While few of us need robotic arms in our daily life, they’re a popular build with makers. Often, the most accessible builds throw together some RC servos and 3D printed parts, with limited accuracy a consequence of the components chosen. [Adam Bäckström] decided to take such a design and push it to its limits, however, with astounding results.
[Adam]’s first robot arm build was a major disappointment, when the servos he had purchased for the build turned out to be terrible at holding an angle. With limited funds, he elected to improve on what he had, learning much about precision control techniques along the way. [Adam] taught himself how to implement industrial strength control loops using hobby hardware, by implementing additional encoders into servos and taking into account velocity and torque in addition to just position. With a magnetic encoder on the servo output shaft and a tiny optical encoder hand-built for inside the motor itself, much higher accuracy is achievable by allowing the control system to compensate for backlash.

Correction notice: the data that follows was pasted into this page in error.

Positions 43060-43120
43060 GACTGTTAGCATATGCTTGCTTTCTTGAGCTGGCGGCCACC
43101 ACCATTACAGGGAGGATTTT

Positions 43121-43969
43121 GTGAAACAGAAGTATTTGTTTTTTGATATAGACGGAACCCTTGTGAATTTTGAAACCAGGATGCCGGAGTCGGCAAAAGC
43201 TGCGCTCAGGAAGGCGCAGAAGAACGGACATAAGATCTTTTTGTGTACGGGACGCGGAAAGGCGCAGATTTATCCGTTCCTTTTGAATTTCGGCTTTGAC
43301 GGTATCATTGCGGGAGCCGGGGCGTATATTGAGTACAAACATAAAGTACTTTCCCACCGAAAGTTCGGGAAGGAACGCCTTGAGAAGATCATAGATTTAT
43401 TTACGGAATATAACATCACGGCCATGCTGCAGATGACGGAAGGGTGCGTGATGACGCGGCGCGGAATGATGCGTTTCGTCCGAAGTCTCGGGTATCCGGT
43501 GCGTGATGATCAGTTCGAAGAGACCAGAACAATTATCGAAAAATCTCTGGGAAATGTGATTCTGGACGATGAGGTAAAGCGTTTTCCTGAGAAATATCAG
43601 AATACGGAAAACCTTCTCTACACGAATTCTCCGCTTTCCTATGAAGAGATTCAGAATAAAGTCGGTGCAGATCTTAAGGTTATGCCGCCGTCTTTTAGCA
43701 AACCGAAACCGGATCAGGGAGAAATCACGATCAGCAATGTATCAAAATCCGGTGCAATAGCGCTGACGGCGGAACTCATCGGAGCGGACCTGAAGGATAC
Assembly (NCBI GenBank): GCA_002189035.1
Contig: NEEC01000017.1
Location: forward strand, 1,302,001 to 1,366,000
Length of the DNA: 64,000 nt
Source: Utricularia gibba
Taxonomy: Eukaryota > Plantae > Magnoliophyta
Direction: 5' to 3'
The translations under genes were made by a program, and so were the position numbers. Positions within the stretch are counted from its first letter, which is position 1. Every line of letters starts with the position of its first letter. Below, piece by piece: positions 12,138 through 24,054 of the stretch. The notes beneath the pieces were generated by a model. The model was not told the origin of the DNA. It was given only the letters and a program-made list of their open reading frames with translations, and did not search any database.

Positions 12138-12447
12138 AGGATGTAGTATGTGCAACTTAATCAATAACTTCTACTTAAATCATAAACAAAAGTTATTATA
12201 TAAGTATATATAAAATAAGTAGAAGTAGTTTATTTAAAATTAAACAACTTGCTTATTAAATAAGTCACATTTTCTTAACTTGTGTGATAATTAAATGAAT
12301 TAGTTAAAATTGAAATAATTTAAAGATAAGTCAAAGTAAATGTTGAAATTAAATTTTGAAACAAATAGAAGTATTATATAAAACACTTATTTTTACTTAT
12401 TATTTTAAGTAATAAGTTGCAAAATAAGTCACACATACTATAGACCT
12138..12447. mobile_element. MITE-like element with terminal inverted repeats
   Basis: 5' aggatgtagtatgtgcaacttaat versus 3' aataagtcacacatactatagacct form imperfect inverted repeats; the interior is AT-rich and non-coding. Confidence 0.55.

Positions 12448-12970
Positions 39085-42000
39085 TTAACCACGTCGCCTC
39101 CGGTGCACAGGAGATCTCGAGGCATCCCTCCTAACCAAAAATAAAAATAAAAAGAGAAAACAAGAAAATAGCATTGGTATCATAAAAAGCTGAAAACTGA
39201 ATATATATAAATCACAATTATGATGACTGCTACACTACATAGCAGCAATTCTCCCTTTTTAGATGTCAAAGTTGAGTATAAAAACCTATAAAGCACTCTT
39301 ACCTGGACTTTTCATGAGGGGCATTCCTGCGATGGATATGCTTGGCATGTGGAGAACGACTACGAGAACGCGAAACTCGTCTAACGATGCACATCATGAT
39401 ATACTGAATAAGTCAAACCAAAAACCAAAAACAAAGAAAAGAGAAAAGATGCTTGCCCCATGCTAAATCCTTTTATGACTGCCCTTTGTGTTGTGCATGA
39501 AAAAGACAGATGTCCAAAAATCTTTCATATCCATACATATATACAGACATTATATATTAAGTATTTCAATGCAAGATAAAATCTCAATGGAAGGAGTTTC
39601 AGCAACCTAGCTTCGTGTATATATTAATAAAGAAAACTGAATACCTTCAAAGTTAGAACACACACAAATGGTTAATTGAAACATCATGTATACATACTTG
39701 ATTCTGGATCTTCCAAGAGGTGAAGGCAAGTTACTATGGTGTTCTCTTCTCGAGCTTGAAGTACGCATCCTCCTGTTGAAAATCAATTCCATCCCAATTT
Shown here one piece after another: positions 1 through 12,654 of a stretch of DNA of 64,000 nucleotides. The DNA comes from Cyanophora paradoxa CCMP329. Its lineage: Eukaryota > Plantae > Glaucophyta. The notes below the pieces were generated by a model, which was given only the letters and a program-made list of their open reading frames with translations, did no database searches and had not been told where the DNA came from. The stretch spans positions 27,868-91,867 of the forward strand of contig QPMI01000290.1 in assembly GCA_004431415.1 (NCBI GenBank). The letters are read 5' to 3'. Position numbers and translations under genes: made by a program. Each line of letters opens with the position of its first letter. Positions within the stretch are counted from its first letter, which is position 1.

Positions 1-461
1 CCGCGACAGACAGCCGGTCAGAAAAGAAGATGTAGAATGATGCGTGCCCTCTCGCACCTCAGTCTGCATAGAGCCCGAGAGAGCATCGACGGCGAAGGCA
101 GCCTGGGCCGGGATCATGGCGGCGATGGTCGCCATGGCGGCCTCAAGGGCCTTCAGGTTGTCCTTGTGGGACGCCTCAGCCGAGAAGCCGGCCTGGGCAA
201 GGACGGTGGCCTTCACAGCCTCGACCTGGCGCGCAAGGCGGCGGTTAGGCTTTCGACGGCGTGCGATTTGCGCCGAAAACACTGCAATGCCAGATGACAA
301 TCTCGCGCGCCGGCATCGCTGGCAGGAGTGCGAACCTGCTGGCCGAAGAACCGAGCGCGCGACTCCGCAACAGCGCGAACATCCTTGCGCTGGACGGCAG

The results are stunning, with [Adam]’s robot arm able to move incredibly smoothly throughout its range of motion. Perhaps the best demonstration of this is the pencil demo, where the robot arm delicately threads a pencil lead through the tip of a mechanical pencil without breaking. We’d love to see these techniques implemented more often; we imagine they’d be a great addition to a build like this one. Video after the break.